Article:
Now You Can Buy Guns on the Online Underground Marketplace
It's been eight months since we exposed Silk Road, the underground online marketplace where you can anonymously buy any drug imaginable. After our article, a couple U.S. senators declared war on Silk Road. But it hasn't been shut down. It's bigger than ever, and now you can buy a Glock with your LSD.
Yesterday, Betabeat pointed out that Silk Road still exists, and is still home to hundreds of users openly trading illegal drugs using the nearly-untraceable hacker currency Bitcoins.
So I fired up my TOR anonymizing network browser, which is the only way to visit Silk Road's unusual URL, to see what was new with the site. What was new was guns: Back when we broke the story in June, Silk Road's anonymous administrator said he wouldn't allow weapons to be sold on the site. But since then, an entire subcategory for firearms has sprung up.
Here are some of the 13 firearms for sale right now on Silk Road:
* IMI 9 mm uzi
* 44 magnum Desert Eagle
* 9 mm Beretta handgun
* 50 rounds of .22 ammunition
* 9 mm machine pistol with silencer
Plus, all the guns in the image below are from vendors on the site. (According to current exchange rates: 1 bitcoin = ~$5.60)
(click to enlarge)
One of the most well-regarded vendor of firearms is a user named Dbush, who sells guns from the U.S. and Mexico and has 100% feedback from over 100 transactions. (Those weren't all guns; he also sells meth, LSD and ecstasy.) Dbush's user profile on the site boasts he can procure "AK pistols, AR15 pistols, and many tactical style guns. Additionally regular style shotguns, rifles, and handguns are available."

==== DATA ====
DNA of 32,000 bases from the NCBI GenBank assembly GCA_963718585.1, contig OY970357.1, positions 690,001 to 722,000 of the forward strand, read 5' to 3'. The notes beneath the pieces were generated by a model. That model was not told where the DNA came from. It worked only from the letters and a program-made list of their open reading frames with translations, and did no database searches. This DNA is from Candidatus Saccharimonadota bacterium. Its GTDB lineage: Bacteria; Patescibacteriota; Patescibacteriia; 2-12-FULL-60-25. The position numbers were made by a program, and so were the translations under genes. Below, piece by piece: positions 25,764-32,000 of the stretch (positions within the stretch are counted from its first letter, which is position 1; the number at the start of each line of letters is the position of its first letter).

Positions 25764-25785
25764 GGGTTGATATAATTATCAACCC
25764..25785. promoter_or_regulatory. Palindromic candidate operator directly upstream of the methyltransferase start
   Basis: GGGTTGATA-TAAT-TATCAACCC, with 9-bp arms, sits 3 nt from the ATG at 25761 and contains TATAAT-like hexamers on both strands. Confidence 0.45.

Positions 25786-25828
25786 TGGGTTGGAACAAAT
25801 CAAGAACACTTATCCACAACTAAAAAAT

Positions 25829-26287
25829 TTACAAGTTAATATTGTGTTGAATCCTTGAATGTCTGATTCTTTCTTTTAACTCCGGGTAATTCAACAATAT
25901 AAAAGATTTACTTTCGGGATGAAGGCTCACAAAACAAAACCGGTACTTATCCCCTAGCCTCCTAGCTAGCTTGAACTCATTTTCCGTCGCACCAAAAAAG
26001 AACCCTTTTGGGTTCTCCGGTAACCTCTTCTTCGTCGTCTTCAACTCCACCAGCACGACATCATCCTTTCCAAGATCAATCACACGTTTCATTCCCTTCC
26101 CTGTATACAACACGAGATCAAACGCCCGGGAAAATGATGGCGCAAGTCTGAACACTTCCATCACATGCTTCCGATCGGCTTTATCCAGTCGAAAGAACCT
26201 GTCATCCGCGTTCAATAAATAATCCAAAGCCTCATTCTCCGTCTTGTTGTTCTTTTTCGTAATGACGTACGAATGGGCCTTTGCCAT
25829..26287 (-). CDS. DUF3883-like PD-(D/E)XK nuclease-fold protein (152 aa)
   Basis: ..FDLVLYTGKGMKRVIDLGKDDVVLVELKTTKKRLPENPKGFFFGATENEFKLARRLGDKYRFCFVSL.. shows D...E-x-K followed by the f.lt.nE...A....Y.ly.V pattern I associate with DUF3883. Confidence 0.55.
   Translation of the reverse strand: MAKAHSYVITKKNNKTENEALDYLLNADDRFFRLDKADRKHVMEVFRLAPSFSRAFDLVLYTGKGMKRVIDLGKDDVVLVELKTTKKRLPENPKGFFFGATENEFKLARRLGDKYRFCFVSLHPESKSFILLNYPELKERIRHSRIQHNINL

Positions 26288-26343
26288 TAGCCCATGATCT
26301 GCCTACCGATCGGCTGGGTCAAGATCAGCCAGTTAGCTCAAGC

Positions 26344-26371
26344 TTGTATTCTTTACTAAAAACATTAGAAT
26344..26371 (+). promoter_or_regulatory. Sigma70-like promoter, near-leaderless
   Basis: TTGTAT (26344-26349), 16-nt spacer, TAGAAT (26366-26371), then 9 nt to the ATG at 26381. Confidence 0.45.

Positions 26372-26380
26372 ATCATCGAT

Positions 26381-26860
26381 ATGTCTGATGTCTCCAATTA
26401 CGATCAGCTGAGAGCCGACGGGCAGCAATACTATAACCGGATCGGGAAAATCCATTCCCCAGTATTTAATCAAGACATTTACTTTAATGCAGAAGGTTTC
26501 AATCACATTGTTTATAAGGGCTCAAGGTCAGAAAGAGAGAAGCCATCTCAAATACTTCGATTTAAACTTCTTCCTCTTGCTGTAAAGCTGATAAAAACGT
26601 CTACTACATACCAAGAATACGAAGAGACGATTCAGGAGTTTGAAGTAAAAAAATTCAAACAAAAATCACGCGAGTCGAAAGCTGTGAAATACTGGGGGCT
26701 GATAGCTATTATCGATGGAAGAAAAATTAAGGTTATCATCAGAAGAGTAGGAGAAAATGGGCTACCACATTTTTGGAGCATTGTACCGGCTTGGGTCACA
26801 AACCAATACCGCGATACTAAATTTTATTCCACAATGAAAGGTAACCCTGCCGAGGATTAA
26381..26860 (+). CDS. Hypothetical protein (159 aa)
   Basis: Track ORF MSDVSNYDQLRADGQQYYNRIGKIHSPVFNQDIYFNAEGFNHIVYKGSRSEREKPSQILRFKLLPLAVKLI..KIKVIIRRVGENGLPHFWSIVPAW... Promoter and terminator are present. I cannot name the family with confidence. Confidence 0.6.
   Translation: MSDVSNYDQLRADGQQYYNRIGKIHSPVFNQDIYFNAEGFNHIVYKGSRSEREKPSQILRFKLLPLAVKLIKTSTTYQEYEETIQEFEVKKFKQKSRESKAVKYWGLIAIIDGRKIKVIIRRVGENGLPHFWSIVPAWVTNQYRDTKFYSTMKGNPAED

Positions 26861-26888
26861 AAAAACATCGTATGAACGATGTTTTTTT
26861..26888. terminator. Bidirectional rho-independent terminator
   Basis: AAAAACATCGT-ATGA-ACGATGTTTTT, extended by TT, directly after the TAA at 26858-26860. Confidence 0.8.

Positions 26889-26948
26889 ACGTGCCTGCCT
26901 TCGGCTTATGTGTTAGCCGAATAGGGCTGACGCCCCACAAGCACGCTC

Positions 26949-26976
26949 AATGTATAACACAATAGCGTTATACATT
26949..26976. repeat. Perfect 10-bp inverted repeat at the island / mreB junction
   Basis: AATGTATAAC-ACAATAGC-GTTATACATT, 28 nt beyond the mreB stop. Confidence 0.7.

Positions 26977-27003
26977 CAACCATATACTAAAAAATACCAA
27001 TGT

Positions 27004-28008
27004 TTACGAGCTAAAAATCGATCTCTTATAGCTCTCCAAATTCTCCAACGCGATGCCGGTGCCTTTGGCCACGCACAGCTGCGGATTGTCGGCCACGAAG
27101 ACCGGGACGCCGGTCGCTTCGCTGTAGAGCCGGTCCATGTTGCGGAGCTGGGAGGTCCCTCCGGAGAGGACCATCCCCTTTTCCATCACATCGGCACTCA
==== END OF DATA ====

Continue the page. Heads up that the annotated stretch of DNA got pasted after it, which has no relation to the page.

Dbush told us in a message that most of his customers are Europeans trying to circumvent their countries' strict gun laws. "Every single citizen should have enough firepower that the government fears the citizens. The people should not fear the government," he said.
Dbush said he tries not to sell guns to people who want to kill civilians or commit crimes. But most importantly, he won't sell to people who are anti-American or anti-Israel. "I would try to keep their money if I found out this was the case. Maybe send it 2 the US Israeli lobby 2 help gain more support for Israel," he wrote.
The influx of weapons onto a site previously dedicated to getting people high has caused controversy among Silk Road's users, with multiple posts on Silk Road's message board debating the merits of selling guns on the site. When I posted a request to speak to anyone who'd purchased guns on Silk Road, it was almost immediately deleted. A message board moderator assured me: "It's a very small section of the users who buy firearms here."
Silk Road's anonymous administrator wouldn't comment for the article, asking if I could wait for four months until they were prepared for another influx of attention; he said he's currently "hardening" the site and adding more "exciting" features. "Last time you wrote an article about Silk Road, we got a lot of attention, new members, and even some heat from the feds," he wrote. "That was good for us, but we weren't completely ready for it."
But all the heat hasn't hindered Silk Road's growth. Along with the addition of weapons, Silk Road's main trade—illegal drugs—is booming. When we wrote about Silk Road in June where there were 343 items for sale under the drugs category; that's climbed to 1821. And the current site is more professional-looking and smoother-running. They're even hiring. Just visit the brand new "careers" section, where you can apply to be a Silk Road customer service rep (Question 3: "What is your drug of choice"?).
After we published our article in June, Chuck Schumer called on the feds to shut Silk Road down. "The DEA has confirmed they are aware of the site, and while they won't confirm or deny that an investigation is underway… I'd bet my bottom dollar in this instance there is one underway," he said back then. Make that the ATF, now, too.
Will we be seeing a dramatic Megaupload-style takedown of Silk Road soon? Or are the anonymizing technologies it uses, the TOR network, and the cryptocurrency Bitcoin, advanced enough to hide its users? Maybe we've reached a point where a brazenly open drug market will exist just below the surface of the internet forever. Personally, I doubt it.
[Illustration by Jim Cooke]